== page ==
Get Ready For NVIDIA GTC

GTC is coming with  Jensen Huang’s GTC keynote on Monday, March 18, at 1 p.m. PT.

At GTC NVIDIA starting March 18 automotive topics will include:

Applying AI & LLMs to Transform the Luxury Automotive Experience, featuring Chrissie Kemp, chief data and digital product officer at Jaguar Land Rover.

Accelerating Automotive Workflows With Large Language Models, featuring Bryan Goodman, director of artificial intelligence at Ford Motor Co.

How LLMs and Generative AI Will Enhance the Way We Experience Self-Driving Cars, featuring Alex Kendall, cofounder and CEO of Wayve.

President Biden Protects Americans form National Security Risk of Chinese Autos

President Biden is committed to ensuring American automakers and auto workers are the best in the world. The U.S. auto industry is leading the world in quality and innovation, building cars in America with American workers. Chinese automakers are seeking to flood the autos market in the United States and globally, posing new threats to our national security. President Biden will not let that happen.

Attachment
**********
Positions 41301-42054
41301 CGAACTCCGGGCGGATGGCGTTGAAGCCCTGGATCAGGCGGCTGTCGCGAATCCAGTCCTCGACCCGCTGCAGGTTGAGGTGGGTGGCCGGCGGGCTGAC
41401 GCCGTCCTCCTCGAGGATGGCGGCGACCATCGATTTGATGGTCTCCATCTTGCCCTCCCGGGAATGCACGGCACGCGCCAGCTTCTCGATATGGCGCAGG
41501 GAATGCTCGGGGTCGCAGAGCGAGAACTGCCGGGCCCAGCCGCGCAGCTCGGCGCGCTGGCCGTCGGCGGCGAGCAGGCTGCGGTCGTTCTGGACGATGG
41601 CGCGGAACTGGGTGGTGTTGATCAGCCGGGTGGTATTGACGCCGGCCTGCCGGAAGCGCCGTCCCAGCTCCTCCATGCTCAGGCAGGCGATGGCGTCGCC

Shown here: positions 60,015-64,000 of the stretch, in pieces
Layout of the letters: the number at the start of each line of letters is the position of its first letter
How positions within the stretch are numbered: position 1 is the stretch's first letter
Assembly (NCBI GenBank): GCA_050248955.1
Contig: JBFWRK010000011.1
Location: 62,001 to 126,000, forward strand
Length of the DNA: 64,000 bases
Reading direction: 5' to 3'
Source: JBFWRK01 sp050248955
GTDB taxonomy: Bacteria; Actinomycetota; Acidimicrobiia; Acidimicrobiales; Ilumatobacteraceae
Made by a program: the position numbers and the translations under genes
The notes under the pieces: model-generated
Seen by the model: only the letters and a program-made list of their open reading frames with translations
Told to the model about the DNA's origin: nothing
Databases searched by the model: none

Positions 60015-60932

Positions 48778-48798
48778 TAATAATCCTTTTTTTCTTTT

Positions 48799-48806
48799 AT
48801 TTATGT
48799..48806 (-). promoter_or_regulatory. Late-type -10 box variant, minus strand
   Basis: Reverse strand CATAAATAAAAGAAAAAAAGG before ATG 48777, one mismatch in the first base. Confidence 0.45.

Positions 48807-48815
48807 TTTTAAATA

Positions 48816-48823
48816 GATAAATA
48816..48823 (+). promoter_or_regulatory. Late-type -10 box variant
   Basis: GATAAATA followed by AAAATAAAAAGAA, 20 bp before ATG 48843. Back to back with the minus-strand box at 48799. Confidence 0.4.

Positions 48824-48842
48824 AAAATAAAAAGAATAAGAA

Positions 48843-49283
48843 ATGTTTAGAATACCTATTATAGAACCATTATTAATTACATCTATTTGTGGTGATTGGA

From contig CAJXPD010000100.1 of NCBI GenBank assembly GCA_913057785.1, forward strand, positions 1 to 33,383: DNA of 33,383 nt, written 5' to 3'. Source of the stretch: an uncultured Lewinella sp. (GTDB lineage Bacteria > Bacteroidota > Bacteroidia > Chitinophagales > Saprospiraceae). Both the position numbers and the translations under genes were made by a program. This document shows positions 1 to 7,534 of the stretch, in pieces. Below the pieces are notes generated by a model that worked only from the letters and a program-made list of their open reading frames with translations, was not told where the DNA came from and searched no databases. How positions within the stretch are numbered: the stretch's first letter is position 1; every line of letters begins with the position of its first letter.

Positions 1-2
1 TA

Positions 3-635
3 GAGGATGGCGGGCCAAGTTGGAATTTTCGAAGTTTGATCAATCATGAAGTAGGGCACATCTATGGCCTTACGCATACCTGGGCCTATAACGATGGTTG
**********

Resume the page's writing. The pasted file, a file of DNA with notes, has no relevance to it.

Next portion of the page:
President Biden is taking unprecedented action to protect Americans from the national security risks posed by connected vehicles from countries of concern, including the People’s Republic of China. At the President’s direction, the Department of Commerce will investigate the national security risks from connected vehicles that incorporate technology from countries of concern, including China, and consider regulations to address those risks.

Autos increasingly leverage advanced technologies to enable navigational tools, provide driver assist features, and reduce operating costs and carbon emissions through fast and efficient charging. These autos are constantly connecting with personal devices, other cars, U.S. infrastructure, and their original manufacturer.